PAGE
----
One frequently asked auto insurance question is, “Can I write off my car insurance premiums on my annual tax return?” The answer is that it depends on how you use your vehicle. You may be able to write your car insurance off if you use your vehicle for these business purposes:
- Driving to conferences
- Picking up or delivering supplies
- Visiting clients
Consequently, you cannot deduct from your taxes the commute to and from work.
Using your car for business purposes isn’t enough to claim your car insurance on your taxes. You must have auto-related costs that are more than 2 percent of your adjusted gross income (AGI). If you qualify for a car insurance tax deduction, you can deduct these items:
- Car repairs
- Depreciating asset
- Gas refills and oil changes
- Garage rental costs
- Lease payments
- Registration and license fees
- New tires
- Parking fees
Car insurance tax deductibles can also apply to these individuals:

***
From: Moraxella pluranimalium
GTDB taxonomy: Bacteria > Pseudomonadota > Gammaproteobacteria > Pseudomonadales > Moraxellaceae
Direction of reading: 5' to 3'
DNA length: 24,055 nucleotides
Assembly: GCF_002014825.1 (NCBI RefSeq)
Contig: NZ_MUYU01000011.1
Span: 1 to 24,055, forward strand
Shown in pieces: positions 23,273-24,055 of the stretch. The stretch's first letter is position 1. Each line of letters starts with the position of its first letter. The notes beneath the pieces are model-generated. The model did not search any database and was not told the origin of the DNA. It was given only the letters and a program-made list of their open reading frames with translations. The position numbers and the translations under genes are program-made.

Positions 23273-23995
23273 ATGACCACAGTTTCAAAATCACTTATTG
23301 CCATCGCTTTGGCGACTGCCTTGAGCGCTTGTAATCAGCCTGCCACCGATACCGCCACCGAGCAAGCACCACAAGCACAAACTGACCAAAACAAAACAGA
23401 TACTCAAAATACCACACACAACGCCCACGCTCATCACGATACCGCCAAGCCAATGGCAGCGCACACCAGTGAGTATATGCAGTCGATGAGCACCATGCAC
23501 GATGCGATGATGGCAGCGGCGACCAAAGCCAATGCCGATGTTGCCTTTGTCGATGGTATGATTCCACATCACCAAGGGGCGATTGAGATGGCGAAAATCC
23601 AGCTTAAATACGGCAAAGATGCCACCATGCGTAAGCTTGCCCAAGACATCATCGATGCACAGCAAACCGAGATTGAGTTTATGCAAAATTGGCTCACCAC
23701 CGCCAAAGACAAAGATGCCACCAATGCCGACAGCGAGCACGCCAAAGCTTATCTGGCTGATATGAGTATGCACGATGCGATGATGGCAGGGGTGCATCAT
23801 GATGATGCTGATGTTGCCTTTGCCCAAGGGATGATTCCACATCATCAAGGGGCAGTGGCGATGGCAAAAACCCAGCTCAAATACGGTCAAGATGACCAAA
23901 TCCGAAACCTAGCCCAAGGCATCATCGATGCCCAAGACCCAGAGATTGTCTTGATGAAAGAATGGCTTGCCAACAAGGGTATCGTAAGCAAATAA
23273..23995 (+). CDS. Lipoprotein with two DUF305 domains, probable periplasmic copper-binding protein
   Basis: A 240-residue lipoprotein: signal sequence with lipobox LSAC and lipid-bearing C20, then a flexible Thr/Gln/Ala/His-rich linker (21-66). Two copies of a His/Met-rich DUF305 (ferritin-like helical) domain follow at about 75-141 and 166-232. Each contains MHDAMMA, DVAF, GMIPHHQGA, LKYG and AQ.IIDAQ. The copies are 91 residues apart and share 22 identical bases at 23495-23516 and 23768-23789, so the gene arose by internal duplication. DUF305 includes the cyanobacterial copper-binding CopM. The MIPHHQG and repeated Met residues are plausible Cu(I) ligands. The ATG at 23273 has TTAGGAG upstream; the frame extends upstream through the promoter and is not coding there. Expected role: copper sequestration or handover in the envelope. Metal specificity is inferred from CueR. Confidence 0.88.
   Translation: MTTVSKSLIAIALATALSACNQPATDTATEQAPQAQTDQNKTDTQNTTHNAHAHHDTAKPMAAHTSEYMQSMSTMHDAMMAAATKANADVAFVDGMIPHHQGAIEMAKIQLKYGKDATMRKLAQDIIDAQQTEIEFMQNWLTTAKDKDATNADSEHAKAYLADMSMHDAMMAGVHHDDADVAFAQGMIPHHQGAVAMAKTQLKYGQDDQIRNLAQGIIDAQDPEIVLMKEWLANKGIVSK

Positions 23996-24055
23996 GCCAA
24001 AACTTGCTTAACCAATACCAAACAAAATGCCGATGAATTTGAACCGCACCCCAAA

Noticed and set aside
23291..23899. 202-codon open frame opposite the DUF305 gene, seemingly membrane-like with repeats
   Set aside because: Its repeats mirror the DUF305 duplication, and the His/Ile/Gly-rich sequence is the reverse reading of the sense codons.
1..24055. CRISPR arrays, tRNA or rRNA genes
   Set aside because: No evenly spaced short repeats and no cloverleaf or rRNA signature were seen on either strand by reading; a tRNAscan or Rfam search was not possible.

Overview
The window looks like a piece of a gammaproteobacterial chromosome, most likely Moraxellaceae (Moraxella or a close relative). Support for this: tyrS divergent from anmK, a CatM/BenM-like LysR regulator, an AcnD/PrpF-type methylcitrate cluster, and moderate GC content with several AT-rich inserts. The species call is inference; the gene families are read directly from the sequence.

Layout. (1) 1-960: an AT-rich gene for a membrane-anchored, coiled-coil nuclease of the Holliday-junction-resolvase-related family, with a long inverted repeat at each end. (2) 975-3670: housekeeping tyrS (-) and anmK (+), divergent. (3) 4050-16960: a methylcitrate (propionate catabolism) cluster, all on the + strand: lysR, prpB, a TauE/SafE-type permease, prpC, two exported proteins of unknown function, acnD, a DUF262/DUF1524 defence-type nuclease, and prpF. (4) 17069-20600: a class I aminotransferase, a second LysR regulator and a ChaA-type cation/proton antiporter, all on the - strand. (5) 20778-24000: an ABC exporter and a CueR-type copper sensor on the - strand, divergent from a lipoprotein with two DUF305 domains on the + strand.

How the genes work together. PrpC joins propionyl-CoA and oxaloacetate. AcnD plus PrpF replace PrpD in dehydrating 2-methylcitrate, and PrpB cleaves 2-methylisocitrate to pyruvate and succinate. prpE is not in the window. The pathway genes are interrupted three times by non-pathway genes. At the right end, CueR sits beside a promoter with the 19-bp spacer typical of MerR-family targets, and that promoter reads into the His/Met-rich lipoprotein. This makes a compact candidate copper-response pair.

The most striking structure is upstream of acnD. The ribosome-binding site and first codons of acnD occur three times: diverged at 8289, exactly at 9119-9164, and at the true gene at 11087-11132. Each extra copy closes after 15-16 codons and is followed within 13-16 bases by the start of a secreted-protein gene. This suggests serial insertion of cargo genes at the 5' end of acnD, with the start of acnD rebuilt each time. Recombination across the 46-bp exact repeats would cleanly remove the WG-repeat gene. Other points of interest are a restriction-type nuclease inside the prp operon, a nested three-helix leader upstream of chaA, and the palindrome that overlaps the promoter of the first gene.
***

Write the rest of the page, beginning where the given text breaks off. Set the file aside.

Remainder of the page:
- Armed forces reservists traveling up to 100 miles away from home
- State and/or local government officials
- Qualified performing artists
Entrepreneurs who use their cars for their business may be able to qualify for a car insurance tax deduction.
Business and Personal Use
You can qualify for a tax deduction if you use your car for both professional and personal use, but you’ll need to divide the costs based on the number of miles you drove for professional use and the miles you drove for personal use.
Expenses Related to Car Insurance Claims
There is one exception to the business/personal use law: Those who only use their cars for personal use may be able to write off their car insurance costs if they have expenses related to car insurance claims, such as a vehicle loss or auto theft.